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6

The premise of the question is that Russia/China would want to arm the North Korea and other rogue regimes just to spite the US and NATO or simply for financial gain. I think their actual calculation is more subtle. Moreover, one argurably draws more benefit from the possibility of selling that from the actual sale. Let me give just a few considerations: ...


4

Even during Soviet era... Russia was so smart to not sell "good" weapons to their nearby countries, that as you know were willing to do rebellions. Bonus answers = in fact the idea of soviet technologies during cold war was not real, analysts analyse weapons of the countries outside russia but as Surokov tells in is book "inside the soviet ...


32

Why would both China and Russia want to modernize North Korean army in the first place? They both (mainly China) derive some benefits from the NK behavior, but they don't completely control NK (that's the point of being a sovereign, after all). On one hand, any improvement in the NK military potential will force both China and Russia, as well as other ...


31

Your premise is incorrect as to the state of the DPRK army. The Chonma-ho may not be up to the standards of an Abrams, but it is much more modern than the T-34. It is unclear if the DPRK really has operational ICBMs. They certainly haven't done as many (successful or unsuccessful) tests as the USA and the Soviet Union did during the cold war. Are their ...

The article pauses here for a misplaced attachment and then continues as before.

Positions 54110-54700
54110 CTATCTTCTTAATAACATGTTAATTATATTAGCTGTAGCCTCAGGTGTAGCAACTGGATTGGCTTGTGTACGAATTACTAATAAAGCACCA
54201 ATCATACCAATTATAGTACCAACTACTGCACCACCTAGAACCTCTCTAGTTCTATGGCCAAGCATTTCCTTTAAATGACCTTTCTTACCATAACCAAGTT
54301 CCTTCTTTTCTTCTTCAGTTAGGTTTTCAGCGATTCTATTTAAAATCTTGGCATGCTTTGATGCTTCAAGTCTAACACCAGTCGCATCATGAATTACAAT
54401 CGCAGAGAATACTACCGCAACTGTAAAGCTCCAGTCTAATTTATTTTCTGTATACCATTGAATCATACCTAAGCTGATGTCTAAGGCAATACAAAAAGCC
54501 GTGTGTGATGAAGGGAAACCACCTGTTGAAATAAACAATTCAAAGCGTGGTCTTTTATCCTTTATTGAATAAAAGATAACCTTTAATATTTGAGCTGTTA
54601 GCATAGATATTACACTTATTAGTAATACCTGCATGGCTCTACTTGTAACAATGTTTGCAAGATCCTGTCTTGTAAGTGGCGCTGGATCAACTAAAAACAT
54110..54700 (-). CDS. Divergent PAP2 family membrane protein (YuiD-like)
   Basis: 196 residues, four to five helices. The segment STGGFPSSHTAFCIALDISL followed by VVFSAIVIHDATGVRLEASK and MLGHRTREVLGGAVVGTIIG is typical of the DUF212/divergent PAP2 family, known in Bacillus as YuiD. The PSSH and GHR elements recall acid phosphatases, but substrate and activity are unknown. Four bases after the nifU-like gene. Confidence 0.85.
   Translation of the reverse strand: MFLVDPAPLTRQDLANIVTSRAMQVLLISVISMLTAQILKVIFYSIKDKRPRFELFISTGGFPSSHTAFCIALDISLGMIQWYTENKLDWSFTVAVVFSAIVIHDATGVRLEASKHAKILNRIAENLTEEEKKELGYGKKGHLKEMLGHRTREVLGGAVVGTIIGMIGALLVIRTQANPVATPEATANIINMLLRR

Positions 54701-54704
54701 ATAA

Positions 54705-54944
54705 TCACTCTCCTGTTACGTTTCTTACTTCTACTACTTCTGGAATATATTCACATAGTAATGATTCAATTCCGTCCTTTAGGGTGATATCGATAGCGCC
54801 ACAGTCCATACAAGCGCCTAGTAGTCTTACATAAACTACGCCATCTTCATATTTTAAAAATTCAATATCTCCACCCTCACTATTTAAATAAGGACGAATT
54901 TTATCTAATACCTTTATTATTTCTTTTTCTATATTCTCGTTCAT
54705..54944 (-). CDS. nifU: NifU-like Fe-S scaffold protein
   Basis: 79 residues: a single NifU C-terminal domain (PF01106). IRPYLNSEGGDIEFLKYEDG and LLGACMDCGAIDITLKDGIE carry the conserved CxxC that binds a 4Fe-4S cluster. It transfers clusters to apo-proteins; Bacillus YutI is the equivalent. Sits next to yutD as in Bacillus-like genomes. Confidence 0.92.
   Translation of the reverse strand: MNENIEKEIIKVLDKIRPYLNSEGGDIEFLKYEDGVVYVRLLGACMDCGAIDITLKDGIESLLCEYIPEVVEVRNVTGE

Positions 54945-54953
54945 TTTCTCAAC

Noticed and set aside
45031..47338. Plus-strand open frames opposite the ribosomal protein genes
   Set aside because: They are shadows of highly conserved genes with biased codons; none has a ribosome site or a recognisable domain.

36

Maybe this is a bit of circular reasoning, but UN sanctions prohibit countries from supplying North Korea with such weapons (and much more). You might say this reasoning is circular because China or Russia could have prevented these UN resolutions by vetoing them, but they didn't. As for weapons, there is Resolution 1718 passed in 2006, which according to ...


3

A Reuters article from May 1, 2020 examined the issue in a manner that remains sound. While there is not a clearly established line of succession, the bottom line is that Kim Yo Jong, the current leader's younger sister, or Choe Ryong Hae, who is North Korea's nominal head of state, would be most likely to become the ruler of North Korea if Kim Jong Un died. ...


2

To add to the answer by Italian Philosophers 4 Monica, one might ask if there is a succession plan right now, who that designated successor is, and finally if the plan will come through. Various outside Pyongyang analysts point to the likely importance of the OGD, the Organization and Guidance Department. This report is a bit dated, but it lists a number ...


8

Fact is we don't really know, but that can be considered an answer in itself. To quote Winston Churchill (possibly): Kremlin political intrigues are comparable to a bulldog fight under a rug. An outsider only hears the growling, and when he sees the bones fly out from beneath it is obvious who won. The Economist had IIRC an article about a year ago ...


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